East Harlem, Manhattan
The legacy of redlining and its aftermath have fueled an era of mass incarceration in segregated communities of color in the US. Redlined neighborhoods endured years of disinvestment, white flight, neglect, and planned shrinkage which was followed by epidemics of poverty, drugs, and disease. But instead of addressing the systemic causes of urban decay, the state responded primarily through the criminal justice system.
East Harlem is one of the neighborhoods in NYC where the state has invested the most in incarceration. In 2008, 285 people from East Harlem were admitted to prison, the second highest count in New York City. The estimated cost of incarcerating these 285 people is $23.4 million. East Harlem has been home to several “million dollar blocks,” areas where the state spends over $1 million a year to incarcerate the residents of a single census block.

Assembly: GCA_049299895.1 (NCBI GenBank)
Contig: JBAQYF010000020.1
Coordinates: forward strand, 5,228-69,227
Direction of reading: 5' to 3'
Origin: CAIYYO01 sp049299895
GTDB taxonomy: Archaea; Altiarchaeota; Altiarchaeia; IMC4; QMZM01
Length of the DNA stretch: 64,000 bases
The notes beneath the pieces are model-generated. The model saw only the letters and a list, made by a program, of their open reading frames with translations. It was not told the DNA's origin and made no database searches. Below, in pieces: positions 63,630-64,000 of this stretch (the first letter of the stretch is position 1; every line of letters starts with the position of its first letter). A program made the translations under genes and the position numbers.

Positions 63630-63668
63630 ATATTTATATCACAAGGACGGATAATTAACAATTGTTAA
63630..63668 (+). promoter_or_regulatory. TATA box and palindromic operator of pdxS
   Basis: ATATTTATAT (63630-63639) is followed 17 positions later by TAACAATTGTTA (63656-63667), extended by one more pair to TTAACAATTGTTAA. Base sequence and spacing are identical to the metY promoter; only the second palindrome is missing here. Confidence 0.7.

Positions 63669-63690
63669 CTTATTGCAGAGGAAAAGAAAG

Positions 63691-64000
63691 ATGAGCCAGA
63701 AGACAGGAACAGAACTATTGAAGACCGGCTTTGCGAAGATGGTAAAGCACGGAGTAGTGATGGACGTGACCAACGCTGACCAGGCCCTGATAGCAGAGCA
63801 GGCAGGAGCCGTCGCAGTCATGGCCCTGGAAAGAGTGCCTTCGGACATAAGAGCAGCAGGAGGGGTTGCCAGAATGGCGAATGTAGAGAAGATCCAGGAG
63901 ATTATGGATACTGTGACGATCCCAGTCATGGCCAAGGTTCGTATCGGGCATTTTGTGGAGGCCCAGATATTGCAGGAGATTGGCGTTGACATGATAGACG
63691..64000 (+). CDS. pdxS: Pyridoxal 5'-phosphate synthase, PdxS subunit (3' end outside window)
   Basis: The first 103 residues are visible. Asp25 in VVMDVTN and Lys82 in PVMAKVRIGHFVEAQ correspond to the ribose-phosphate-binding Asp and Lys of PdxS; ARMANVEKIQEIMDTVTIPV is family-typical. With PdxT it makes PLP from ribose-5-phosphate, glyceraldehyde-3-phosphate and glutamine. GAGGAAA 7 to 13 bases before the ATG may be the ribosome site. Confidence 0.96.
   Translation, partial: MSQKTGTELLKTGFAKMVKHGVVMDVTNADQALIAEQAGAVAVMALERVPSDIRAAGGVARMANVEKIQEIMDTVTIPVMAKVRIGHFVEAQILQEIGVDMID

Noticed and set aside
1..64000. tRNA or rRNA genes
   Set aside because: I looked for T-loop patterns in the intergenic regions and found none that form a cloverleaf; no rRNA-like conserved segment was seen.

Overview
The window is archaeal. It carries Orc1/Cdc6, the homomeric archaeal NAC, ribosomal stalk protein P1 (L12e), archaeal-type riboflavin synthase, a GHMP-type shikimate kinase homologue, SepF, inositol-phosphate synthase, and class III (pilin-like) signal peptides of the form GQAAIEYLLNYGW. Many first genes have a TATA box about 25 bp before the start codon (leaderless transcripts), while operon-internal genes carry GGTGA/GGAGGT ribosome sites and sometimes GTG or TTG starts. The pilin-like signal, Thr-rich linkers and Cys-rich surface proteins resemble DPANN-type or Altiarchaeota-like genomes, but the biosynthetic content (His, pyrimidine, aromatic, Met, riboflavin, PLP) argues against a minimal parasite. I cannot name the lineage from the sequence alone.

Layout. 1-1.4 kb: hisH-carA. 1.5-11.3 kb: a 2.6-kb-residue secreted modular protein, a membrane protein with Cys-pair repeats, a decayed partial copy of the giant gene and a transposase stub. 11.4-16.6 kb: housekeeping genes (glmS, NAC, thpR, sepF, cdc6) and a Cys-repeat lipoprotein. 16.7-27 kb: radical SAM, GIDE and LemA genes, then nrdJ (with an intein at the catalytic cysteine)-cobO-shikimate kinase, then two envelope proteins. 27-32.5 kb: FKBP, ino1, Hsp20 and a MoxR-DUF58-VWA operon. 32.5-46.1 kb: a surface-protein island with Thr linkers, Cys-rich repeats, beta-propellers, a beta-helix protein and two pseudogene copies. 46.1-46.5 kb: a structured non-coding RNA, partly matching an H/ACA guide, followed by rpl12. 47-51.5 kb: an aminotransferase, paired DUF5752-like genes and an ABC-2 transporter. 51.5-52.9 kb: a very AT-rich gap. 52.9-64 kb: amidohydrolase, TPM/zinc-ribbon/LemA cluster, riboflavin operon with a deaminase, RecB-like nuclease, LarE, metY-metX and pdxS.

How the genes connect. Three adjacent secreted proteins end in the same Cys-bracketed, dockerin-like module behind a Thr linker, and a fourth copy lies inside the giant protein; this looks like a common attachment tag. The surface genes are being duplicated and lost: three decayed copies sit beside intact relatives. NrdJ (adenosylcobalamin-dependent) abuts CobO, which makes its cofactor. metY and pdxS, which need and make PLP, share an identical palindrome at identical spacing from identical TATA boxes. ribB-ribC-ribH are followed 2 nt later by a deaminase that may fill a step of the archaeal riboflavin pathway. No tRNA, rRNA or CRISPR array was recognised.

East Harlem is 50% Latino and 30% Black. 23% of its residents live in poverty. Just a few blocks south, on the Upper East Side, where 78% of the population is white and 7% of residents live below the poverty line, the expected lifetime cost of prison admissions in 2008 was just $300,000.
Disparities can also be seen in the rate of residents admitted to local jails. In 2016, the rate of jail incarceration for residents of East Harlem was 1,291 per every 100,000 adults. On the Upper East Side, the rate was 71 per 100,000.